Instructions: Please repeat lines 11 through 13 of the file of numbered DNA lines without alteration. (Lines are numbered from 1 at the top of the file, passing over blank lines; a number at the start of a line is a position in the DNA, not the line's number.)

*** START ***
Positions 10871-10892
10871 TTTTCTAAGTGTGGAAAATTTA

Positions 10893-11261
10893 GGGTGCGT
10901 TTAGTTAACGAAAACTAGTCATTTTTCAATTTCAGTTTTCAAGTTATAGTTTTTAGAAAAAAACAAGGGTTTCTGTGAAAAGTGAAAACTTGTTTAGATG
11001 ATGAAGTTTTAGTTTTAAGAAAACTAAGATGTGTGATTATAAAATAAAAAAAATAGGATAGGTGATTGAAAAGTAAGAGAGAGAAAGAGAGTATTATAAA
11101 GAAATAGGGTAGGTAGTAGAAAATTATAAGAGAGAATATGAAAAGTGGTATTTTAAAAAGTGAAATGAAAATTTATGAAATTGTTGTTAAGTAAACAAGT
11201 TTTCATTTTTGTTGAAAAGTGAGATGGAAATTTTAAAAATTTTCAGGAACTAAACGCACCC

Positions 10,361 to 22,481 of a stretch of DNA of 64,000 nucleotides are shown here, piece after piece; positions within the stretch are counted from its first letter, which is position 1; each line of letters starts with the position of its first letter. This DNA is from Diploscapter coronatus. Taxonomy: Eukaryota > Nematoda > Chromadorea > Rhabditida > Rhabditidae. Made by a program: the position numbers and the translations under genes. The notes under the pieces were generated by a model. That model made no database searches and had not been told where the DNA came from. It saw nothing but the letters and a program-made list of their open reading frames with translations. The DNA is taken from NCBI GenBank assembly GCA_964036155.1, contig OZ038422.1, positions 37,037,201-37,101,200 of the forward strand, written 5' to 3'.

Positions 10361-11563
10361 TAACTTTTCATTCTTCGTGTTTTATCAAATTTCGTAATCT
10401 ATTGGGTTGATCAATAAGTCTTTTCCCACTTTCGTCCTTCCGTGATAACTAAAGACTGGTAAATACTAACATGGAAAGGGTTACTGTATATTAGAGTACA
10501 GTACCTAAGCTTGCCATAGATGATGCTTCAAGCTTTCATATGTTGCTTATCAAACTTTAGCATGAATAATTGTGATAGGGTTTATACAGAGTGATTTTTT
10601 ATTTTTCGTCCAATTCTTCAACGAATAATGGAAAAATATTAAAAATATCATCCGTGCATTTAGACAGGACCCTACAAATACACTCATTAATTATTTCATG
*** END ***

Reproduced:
10361 TAACTTTTCATTCTTCGTGTTTTATCAAATTTCGTAATCT
10401 ATTGGGTTGATCAATAAGTCTTTTCCCACTTTCGTCCTTCCGTGATAACTAAAGACTGGTAAATACTAACATGGAAAGGGTTACTGTATATTAGAGTACA
10501 GTACCTAAGCTTGCCATAGATGATGCTTCAAGCTTTCATATGTTGCTTATCAAACTTTAGCATGAATAATTGTGATAGGGTTTATACAGAGTGATTTTTT